Thursday, March 24, 2011

Answers To a Couple of Long-Standing Questions

A couple of questions that have nagged me for a while- but for which I haven't bothered to track down answers- are "What is the rate at which we are using oil compared to the rate at which it forms," and "When was the last formally (i.e. Congressionally) declared US war?" On the surface they're unrelated, but looking at our current conflicts, I think you can make a case for an important relationship. Even Afghanistan, which has little in the way of fossil energy resources, can be interpreted at least in part as a manifestation of Muslim anger at perceived exploitation by western corporate interests.

Yesterday, I came across a quote in an interview in Der Speigel claiming "...we consume as much oil in one year as was created in 5.3 million years." I have guesstimated that our rate of consumption is about a million times greater than the rate of generation, but that was just an off-the-cuff stab at the magnitude. While I'd sure like a citation or link to how the method by which "5.3 million" was calculated, it sits comfortably in the range I'd expect, and I'm pleased (though uneasy) to finally see an estimate.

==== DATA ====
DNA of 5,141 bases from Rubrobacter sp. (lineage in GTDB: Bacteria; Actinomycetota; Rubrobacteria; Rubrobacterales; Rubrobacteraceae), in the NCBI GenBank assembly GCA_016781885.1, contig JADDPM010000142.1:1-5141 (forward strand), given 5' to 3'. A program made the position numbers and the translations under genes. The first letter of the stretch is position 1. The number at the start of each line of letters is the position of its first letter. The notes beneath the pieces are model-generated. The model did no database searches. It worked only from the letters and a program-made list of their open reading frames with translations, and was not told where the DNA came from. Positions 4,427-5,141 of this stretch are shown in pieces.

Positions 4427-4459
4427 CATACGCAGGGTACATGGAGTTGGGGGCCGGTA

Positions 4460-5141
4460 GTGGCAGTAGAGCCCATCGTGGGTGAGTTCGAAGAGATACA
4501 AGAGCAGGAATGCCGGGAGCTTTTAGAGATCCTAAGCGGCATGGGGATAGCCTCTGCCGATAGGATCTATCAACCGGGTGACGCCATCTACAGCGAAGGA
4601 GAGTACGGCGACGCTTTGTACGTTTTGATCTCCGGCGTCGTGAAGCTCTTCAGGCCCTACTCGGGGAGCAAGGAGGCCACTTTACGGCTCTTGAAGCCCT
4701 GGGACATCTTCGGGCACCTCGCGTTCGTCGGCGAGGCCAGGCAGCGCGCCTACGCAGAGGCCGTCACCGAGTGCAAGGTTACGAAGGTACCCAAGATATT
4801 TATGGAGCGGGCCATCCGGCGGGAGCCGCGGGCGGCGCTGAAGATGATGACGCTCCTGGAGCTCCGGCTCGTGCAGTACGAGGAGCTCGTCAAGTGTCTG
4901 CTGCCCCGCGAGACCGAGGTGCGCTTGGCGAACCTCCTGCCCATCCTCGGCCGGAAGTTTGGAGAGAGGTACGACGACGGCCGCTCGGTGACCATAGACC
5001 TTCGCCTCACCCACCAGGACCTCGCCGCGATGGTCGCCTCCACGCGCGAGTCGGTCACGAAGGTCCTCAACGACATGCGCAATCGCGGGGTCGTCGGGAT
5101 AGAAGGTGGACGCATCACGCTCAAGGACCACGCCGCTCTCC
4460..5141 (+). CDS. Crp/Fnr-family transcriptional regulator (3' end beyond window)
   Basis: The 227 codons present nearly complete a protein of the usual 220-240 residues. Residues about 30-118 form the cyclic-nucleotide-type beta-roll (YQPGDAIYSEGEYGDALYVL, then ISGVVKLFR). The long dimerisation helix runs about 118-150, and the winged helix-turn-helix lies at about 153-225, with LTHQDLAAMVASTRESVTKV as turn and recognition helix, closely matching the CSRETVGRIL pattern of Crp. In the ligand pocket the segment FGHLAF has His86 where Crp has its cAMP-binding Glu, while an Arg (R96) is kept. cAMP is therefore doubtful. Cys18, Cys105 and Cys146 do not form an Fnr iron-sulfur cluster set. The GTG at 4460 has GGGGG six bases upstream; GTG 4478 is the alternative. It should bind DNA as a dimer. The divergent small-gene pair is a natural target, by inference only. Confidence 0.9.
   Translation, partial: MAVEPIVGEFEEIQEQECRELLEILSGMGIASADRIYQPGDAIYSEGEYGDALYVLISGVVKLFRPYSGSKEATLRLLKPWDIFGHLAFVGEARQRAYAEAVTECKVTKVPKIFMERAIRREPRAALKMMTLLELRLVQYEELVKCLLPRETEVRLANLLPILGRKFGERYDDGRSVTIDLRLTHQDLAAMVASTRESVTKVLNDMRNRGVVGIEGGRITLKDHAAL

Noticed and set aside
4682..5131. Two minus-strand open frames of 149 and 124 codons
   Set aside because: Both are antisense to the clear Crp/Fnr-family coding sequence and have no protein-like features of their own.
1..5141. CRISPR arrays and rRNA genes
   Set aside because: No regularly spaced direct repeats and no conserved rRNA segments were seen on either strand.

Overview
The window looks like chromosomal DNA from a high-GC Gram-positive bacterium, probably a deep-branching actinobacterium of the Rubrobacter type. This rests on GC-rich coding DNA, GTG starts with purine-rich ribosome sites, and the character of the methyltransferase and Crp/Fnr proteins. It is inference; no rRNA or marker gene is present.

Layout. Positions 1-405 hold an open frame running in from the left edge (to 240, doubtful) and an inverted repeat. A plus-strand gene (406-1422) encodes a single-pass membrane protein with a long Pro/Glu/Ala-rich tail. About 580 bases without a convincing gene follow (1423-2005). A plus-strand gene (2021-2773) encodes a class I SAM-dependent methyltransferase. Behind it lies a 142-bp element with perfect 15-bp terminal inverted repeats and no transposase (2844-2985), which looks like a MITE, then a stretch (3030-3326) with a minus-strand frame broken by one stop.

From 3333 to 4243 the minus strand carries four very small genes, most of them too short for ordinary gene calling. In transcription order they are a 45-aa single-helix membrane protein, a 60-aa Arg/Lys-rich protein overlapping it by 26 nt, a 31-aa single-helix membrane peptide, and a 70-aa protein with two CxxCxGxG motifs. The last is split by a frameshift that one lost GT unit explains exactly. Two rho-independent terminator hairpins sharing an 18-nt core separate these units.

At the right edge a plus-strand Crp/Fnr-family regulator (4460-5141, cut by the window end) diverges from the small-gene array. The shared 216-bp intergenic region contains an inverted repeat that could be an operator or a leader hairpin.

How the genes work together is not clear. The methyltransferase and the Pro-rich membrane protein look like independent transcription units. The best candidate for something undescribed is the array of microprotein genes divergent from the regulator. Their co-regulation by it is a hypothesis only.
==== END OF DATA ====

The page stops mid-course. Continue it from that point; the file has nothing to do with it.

I just Googled the second question, and found this in a PDF (817 kb) from the Congressional Research Service: "The last formal declaration of war was enacted on June 5, 1942, against Rumania during World War II." I had thought maybe Grenada or Panama (during the Reagan administration) had been formally declared wars, but I wasn't sure. Nor was I sure about Desert Storm under Bush Senior. I guess I'm kind of surprised that there has never been an "official" US war during my lifetime.

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